Years ago, we all learned how a bill becomes a law in just three minutes every Saturday morning. The cartoon starts as a view of a capitol building. The voice of a young boy starts talking about all the steps you have to climb to go inside.
He notices a paper on the steps and asks, “I wonder who that sad little scrap of paper is?” The paper answers in song, “I’m just a bill. Yes, I’m only a bill…But I know I’ll be a law someday….”
The song discusses how a bill starts as an idea, told to a Legislator, who writes it down and submits it to Congress. Then the bill is considered by a committee and, if approved, is voted on by one body of Congress. If approved by that body, it starts the process over in the other body. If it passes the legislature, it is sent to the President. If the President signs it and doesn’t veto it, the lowly bill becomes a law.
That’s where the Schoolhouse rock lesson ends. But that’s not always the whole story.
E2SHB 1099, adding a new goal to the GMA addressing climate change, took a far more complex route this week in its attempt to become a law. Along the way, it filled in many of the blanks Schoolhouse Rock left out of its Saturday morning civics lesson.
E2SHB 1099 began its journey this session, where it left off in 2021, starting smoothly. However, it was significantly amended in the Senate Ways & Means Committee and again on the Senate Floor. As approved by the Senate, it was very different from the House’s bill.
What happens when the House and Senate pass different versions of the same bill? The bill goes to concurrence.
Concurrence is a process where the other Chamber can consider each version of the bill. In this case, the Senate requested the House to concur, or agree, with their version of the bill. If the House chose to concur, the bill would be approved and go to the Governor for signature.
But the House did not concur. Instead, they requested a conference. The Senate granted the conference, even though they did not have to. If they had refused the conference and refused to agree with the House version, the bill would have died.
Conference is a process where conferees discuss both versions of the bill privately. The conferees are appointed by the Speaker of the House and the President of the Senate. They negotiate on their respective Chamber’s behalf. The conference committee can consider either version, both versions, and even add ideas never considered before. If the conferees cannot agree, the bill can die.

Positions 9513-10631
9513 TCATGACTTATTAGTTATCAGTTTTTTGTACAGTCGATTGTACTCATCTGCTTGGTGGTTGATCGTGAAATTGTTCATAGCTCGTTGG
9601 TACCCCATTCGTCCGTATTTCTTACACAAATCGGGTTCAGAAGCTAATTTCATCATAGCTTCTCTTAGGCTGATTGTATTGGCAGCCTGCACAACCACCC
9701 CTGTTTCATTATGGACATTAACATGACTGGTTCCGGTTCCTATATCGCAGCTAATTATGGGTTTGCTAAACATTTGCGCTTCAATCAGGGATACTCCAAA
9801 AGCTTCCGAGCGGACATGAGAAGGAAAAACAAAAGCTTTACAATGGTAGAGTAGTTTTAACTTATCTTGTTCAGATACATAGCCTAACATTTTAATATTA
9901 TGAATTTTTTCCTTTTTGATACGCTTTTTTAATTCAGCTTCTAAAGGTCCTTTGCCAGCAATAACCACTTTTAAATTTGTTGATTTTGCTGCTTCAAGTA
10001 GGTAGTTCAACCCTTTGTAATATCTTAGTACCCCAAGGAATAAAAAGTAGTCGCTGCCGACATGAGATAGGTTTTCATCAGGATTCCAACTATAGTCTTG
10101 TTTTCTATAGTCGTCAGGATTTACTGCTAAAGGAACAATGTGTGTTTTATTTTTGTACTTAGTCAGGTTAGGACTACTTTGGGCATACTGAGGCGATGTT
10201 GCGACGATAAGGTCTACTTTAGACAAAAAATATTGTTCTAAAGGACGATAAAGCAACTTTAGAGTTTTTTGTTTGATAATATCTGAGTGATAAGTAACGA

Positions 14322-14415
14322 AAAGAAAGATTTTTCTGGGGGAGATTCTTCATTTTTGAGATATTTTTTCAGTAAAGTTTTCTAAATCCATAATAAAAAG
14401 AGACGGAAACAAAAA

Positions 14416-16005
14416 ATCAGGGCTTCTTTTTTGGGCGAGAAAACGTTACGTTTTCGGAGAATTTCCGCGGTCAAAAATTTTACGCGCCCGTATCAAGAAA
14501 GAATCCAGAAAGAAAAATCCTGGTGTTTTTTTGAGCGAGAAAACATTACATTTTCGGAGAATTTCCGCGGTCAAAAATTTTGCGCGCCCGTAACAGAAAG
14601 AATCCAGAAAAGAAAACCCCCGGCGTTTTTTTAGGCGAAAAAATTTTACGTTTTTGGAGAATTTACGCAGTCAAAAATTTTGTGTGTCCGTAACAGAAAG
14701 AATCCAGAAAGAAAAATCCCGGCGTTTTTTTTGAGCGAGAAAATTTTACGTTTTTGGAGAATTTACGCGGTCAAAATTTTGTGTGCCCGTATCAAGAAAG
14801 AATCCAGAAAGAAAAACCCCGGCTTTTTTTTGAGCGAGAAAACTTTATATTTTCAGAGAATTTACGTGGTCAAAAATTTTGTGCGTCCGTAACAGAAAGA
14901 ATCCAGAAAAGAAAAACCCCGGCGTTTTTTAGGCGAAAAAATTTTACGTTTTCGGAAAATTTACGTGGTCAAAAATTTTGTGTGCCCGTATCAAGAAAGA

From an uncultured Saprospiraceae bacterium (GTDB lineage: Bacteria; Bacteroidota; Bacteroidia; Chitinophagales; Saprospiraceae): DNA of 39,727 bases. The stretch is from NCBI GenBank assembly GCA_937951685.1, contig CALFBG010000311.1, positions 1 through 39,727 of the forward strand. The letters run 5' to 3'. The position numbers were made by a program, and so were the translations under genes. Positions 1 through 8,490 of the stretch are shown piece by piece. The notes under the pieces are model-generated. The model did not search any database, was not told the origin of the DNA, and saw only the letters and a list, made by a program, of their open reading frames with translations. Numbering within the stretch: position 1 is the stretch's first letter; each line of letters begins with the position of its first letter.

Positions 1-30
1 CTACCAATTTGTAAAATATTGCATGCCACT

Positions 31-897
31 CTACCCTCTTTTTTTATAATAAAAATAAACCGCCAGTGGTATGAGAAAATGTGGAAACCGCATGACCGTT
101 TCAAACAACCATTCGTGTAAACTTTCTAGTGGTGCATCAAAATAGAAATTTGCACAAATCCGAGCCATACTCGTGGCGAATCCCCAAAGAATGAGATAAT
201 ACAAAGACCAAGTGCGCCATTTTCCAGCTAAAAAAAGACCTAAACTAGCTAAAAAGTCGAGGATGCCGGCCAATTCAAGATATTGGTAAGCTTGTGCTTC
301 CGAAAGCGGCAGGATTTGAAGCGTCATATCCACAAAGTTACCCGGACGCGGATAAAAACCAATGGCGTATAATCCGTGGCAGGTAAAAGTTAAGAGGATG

In this case, most of the conferees did agree. Upon agreement, a conference report was filed, including the new version of the bill. The conference report must be placed on the bar in each Chamber for 24 hours before acting upon it.
The new version of E2SHB 1099 included sections never included in the bill before, adding some new tax incentives for counties and cities that add zoning for middle housing. Even though the bill is significantly changed, each Chamber will only get the opportunity to vote yes or no with no chance for amendments.
But that’s not all. Due to the changes, the minority party in the Senate challenged the conference report that it was out of scope. The challenge was that certain parts of the new version bill in the report did not pertain to its content as outlined in its title.
In the House, the Speaker must rule on the challenge. The President of the Senate (Lieutenant Governor) must do the same in the Senate. The bill would likely die if the scoping challenge were upheld in either Chamber. In this case, the challenge was overruled. The Senate adopted the conference report and the new version of the bill.
The exact process is required in the House, and a challenge was likely to be presented there. However, the bill was never brought to the House floor for consideration. Therefore, the challenge was never raised, the conference report and the new version of the bill were never considered by the House, and E2SHB 1099 died.
E2SHB 1099 was passed through committees, approved by both chambers, made it through a conference, survived a scoping challenge on the Senate floor, was approved by the Senate again, and still failed.
One thing Schoolhouse Rock got absolutely right in just three minutes – “it’s not easy to become a law.”